Wednesday, September 27, 2017

Sep. 27: Champollion Decodes the Rosetta Stone



Champollion dressed as an Egyptian
(Wikipedia)

Back in 1798, some of Napoleon's men in Egypt were re-enforcing a wall in the port town of Rosetta (modern Rashid) when, in the foundation, they happened upon a stone with three blocks of text, the topmost in hieroglyphics, the bottom in ancient Greek and the middle one in a script mistaken for Syriac, but eventually recognized as Demotic (meaning "popular"), the transitional Egyptian writing system used between late Egyptian and Coptic.

This was the famous la Pierre de Rosette: the Rosetta Stone.

Over two decades later, in 1822, the French scholar Jean-Fran├žois Champollion announced on this day that he had "cracked the code" after years of work.

The key was "simple" (in hindsight): the thre lines were all saying the same thing. Nevertheless, it wasn't until Champollion recognized the use of rulers' names--names that were already known, and could be read in the Greek and the Demotic--that the "key" was turned and the unlocking began.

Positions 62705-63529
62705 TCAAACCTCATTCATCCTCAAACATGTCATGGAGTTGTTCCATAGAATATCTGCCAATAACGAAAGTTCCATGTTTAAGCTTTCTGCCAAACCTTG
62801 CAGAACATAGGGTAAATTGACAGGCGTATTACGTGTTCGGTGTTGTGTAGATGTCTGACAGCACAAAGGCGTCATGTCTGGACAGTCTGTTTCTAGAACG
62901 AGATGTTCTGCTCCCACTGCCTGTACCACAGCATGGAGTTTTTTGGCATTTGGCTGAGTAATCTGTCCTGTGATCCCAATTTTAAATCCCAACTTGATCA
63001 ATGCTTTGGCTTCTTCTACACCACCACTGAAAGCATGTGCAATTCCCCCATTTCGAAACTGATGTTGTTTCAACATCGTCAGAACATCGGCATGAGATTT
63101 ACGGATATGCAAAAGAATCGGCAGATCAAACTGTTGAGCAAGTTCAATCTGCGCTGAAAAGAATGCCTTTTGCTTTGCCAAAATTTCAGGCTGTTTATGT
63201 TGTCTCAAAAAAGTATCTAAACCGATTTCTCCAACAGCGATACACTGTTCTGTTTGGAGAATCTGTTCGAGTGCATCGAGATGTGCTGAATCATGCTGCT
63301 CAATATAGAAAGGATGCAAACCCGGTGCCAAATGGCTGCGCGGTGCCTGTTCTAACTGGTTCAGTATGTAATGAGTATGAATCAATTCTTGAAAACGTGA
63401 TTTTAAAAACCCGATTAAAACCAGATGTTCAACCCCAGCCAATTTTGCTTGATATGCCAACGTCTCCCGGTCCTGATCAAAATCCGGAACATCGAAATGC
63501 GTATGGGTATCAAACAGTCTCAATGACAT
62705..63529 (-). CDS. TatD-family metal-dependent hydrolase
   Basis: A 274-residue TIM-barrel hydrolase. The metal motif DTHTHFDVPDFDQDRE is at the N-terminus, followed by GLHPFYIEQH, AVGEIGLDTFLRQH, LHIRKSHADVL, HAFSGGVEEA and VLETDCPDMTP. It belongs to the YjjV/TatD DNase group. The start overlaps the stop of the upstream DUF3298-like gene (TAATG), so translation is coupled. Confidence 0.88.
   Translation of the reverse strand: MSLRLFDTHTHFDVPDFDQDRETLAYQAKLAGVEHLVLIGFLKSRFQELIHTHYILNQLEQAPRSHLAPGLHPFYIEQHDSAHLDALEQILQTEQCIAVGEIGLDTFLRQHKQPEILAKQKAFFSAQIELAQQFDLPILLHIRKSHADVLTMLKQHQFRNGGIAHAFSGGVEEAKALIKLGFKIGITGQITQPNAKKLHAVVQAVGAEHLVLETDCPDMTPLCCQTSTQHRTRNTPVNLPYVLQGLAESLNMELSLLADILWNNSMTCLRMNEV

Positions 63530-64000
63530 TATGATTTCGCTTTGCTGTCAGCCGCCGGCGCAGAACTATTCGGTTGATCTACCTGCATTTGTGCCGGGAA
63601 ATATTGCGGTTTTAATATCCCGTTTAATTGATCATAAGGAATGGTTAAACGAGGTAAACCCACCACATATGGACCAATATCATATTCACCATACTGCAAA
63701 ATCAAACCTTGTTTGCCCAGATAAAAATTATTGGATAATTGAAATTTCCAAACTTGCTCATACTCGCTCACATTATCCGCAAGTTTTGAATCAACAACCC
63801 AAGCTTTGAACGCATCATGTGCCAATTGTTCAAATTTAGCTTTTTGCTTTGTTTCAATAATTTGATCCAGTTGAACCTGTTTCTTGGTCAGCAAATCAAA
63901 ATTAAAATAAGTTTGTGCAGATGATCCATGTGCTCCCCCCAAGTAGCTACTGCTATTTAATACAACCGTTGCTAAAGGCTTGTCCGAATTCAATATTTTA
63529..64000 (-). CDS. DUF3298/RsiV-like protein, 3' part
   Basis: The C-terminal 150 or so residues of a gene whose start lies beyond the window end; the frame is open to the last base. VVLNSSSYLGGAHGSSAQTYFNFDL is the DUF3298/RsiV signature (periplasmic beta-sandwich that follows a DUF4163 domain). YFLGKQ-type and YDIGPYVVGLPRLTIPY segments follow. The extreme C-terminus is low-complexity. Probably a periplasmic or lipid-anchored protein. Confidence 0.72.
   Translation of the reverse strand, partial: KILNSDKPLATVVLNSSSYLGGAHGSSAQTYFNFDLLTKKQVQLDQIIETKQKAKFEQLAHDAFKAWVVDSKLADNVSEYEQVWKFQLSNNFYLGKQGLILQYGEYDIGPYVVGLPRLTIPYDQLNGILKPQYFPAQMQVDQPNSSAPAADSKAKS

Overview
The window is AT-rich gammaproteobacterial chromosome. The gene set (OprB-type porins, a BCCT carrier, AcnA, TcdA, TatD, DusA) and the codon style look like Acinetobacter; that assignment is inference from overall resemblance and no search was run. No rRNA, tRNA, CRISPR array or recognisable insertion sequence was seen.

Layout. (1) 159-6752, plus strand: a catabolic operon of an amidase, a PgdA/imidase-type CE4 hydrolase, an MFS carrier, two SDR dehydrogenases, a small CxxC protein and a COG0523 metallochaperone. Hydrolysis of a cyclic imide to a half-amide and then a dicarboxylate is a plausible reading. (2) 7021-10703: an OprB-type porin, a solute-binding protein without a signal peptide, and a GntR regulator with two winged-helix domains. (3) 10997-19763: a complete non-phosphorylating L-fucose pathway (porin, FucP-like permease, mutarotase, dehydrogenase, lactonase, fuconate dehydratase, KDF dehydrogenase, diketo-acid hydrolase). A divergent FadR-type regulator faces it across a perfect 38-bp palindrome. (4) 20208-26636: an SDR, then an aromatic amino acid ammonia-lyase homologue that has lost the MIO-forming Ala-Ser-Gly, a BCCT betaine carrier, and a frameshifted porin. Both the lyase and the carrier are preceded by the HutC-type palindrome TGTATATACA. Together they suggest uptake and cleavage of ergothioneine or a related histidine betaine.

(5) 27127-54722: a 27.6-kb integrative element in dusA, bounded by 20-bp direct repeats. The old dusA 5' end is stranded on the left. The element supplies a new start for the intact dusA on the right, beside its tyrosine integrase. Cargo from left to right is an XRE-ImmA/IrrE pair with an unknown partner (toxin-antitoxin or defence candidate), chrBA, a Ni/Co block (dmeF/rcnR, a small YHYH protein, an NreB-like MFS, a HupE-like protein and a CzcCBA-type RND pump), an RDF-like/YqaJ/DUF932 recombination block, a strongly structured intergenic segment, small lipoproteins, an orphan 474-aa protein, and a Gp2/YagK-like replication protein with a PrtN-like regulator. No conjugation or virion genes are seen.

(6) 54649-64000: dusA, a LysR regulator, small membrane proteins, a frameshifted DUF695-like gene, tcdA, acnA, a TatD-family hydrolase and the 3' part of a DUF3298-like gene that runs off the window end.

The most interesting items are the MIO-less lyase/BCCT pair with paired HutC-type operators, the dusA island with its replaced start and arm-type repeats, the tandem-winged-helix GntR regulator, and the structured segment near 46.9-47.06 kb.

And what was this crucial text about? Because even the ancient Greek is somewhat obscure, exact translation has still not been achieved. But it's essentially a decree in the time of Ptolemy V issued by temple priests at Memphis in 196 BCE. It praises the young king (then just 13 years old) and his goodness--a sort of donation letter?

Some things never change.

Oh, and thanks to Champollion we can read, for example, the Egyptian Book of the Dead and other cool classics.

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